Let’s hear from anoter footballer today, and talk about a specific stereotype directed towards Black athletes.
Ramble of the Day
Like any elite footballer, Crystal Dunn’s credentials are specific to her and therefore make for a special combination. In her case, it is in large part because of her remarkable versatility. She excels at both left back and at forward for a club team and a national team considered the best in the world. On top of that, she has been asked to play other roles in her seven years as a professional and has shown a similar level of excellence. Simply put, she is an extremely impressive player and one of the best in the world.
As we continue listening to Black people, I encourage you to read a message that Dunn wrote Friday and focus particularly on the second paragraph.
It is going to take EVERYONE! pic.twitter.com/JcgP2MWvnM— Crystal Dunn Soubrier (@crysdunn_19) June 5, 2020
Dunn highlights a personal experience that has belittled her abilities. Many have described her as an athletic player, and she says “there is some truth to that.” However, many view her as primarily athletic: “not once am I told that is because I am a smart player who can read the game and understand multiple roles better than most.” To speak simply about football, it makes very little sense that someone with a level of mastery in multiple positions would not be commended on her ability to read the game. Unfortunately, she is far from the only Black athlete to receive similar labels.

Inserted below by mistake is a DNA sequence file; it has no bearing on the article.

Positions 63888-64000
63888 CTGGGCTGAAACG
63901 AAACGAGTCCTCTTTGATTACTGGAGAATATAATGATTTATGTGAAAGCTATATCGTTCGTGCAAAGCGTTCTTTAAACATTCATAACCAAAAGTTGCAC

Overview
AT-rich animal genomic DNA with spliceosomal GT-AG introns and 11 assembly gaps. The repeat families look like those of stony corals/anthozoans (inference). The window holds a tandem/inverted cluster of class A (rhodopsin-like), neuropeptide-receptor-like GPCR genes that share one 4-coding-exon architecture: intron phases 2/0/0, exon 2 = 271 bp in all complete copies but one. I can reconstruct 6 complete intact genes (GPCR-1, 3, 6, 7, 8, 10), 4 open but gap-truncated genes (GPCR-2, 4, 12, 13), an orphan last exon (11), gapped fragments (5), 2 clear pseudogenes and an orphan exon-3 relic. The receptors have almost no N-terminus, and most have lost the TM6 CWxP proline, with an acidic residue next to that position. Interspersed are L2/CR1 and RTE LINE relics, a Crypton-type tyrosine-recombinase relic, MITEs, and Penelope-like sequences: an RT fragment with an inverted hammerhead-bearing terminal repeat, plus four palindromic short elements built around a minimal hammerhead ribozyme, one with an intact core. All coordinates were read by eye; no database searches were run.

Zito Madu wrote a piece for SB Nation during the 2018 World Cup that focused on the same thing, with a lens specifically on Senegal. Madu did a simple experiment for the piece — search any given Senegal player’s name on Google with the words “pace and power,” and see what comes up. I’d encourage you to actually click on the article because what he found was that so many of the team’s players had been described that exact way by media members, and that the team itself was described that exact way in multiple World Cup previews.
Regarding that Senegal team specifically, it is a pretty outrageous claim, as it was in Dunn’s case. I recall the team as a joy to watch, tactically stylish and entertaining. Madu described the team’s opening match as such: “Senegal outplayed Poland and won, 2-1, by playing direct, composed soccer, relying on sharp passing and technical dribbling, while barely allowing their opponents anything on the other end. It was Poland, in fact, that employed long balls and physical play later in the second half to give themselves a way back into the game.”
Madu attempted the “pace and power” experiment with other well known Black male players and found similar results, showing how incredibly overused those words and the stereotype is. There is a reason Dunn specifically addresses commentators — she has heard them lean on the stereotype time and time again instead of doing research. I have heard it time and time again, as have many others.
To describe any given athlete as fast or athletic is not a negative thing on its face. Black players overwhelmingly being labeled such a way undersells both their ability and their actual performances, and very frequently leads to inaccurate descriptions of players and teams.
Dunn describes this as the end result: “Even if those traits accurately describe that athlete, from an early age, we are led to believe that that is all that we can contribute to the game.”
Links of the Day
The LA Galaxy released Aleksandar Katai after his wife made racist posts on Instagram regarding protests against police brutality.
Season ticket holders in the Championship will be able to watch their teams at no additional cost when the league resumes play.
A longer read: David Hytner interviews Watford’s Andre Gray on his experiences as a Black person in the U.K. and how stereotypes follow Black people outside the U.S. for The Guardian